Additionally, your VIVE Pro purchase (through June 3rd, 2018) will come with a free six-month subscription to HTC's VIVEPORT subscription game service, which will gain you access to up to 5 titles per month for free (chosen from the VIVEPORT catalog of 400+ games.)

There is still no word on the pricing and availability of the full VIVE Pro kit including the updated Lighthouse 2.0 trackers, but it seems likely that it will come later in the Summer after the upgrade kit has saturated the market of current VIVE owners.

As far as system requirements go, the HTC site doesn't list any difference between the standard VIVE and the VIVE Pro. One change, however, is the lack of an HDMI port on the new VIVE Pro link box, so you'll need a graphics card with an open DisplayPort 1.2 connector. 

Source: HTC

CES 2018: HTC announces Vive Pro and Vive Wireless Adapter

Subject: General Tech, Graphics Cards | January 8, 2018 - 06:22 PM |
Tagged: wigig, VR, vive wireless adapter, vive pro, vive, steamvr, Oculus, htc, CES 2018, CES

As it turns out, HTC's teasing of a new Vive product late last week was well warranted. Today, at their press conference before CES 2018, HTC announced two new hardware products—the Vive Pro and the Vive Wireless adapter.

Copy of VIVE-Pro_KV-B_FA.jpg

Just like their teaser indicated, one of the major features of this new Vive hardware is an increased display resolution. The Vive Pro's resolution is 2880x1600 (combined), a 78% increase from the standard 2160×1200 resolution shared by the original Vive and the Oculus Rift.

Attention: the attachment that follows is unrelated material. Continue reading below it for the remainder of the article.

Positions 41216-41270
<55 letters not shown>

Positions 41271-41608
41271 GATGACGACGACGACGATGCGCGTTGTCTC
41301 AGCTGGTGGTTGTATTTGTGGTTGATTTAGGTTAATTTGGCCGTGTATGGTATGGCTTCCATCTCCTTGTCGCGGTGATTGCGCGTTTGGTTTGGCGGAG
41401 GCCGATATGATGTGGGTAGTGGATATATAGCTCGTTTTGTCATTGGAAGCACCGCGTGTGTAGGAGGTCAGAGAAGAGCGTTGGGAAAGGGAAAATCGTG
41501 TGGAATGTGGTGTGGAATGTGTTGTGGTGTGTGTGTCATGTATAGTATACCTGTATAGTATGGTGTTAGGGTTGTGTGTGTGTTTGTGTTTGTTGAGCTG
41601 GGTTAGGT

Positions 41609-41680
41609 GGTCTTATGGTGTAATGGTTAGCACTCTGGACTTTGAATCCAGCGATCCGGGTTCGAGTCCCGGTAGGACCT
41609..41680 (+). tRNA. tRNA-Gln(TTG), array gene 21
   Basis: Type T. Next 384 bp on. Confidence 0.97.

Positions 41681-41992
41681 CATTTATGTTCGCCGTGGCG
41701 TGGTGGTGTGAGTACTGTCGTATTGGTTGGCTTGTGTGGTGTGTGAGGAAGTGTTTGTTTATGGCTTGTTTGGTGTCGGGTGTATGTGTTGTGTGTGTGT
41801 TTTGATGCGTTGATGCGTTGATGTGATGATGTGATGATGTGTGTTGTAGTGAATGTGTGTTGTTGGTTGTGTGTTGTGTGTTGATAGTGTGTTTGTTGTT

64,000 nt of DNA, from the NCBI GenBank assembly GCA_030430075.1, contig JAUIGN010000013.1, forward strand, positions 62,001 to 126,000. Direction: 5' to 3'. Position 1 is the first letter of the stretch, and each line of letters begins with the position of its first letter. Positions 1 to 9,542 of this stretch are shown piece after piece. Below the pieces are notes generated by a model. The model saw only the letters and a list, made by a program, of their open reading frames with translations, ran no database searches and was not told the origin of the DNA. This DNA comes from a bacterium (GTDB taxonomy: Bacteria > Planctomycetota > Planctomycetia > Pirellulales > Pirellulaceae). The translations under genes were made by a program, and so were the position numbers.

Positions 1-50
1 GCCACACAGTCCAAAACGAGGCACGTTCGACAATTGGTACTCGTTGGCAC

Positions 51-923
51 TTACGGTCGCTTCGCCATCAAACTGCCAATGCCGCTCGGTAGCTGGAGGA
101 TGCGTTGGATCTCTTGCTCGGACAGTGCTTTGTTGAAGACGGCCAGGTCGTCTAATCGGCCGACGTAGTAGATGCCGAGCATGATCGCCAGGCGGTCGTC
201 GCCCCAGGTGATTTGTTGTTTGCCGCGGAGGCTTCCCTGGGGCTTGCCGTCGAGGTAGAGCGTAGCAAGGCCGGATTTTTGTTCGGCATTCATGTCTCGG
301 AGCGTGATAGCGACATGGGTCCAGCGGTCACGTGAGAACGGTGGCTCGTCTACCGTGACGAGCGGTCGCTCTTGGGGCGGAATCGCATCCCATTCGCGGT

Currently, there are no details about upgraded optics in the form of new lenses, but considering Valve's announcement of new lenses for future VR headsets, I would expect these to be included in the Vive Pro.

Copy of Vive Pro Profile.png

In addition to the display improvements, there are also some design changes in the Vive Pro that aim to allow users to quickly put on the headset and adjust it for maximum comfortability. The Vive Pro now features a dial on the back of the head strap to adjust the headset rather than having to adjust velcro straps. This setup is very reminiscent of the PSVR headset which is widely regarded as one of the most comfortable VR headsets currently on the market.

Copy of Vive Pro Sizing Dial.png

While we've already seen some of these design changes like integrated headphones in the currently shipping Deluxe Audio Strap for Vive, the Vive Pro is built from the ground up with this new strap instead of it being a replacement option.

Vive Pro Head on.png

HTC was very quiet about the change from a single front-facing camera on the standard Vive to dual front cameras on the Vive Pro. Having stereo cameras on the device have the potential to provide a lot of utility ranging from a stereo view of your surroundings when you are nearing the chaperone boundaries to potential AR applications.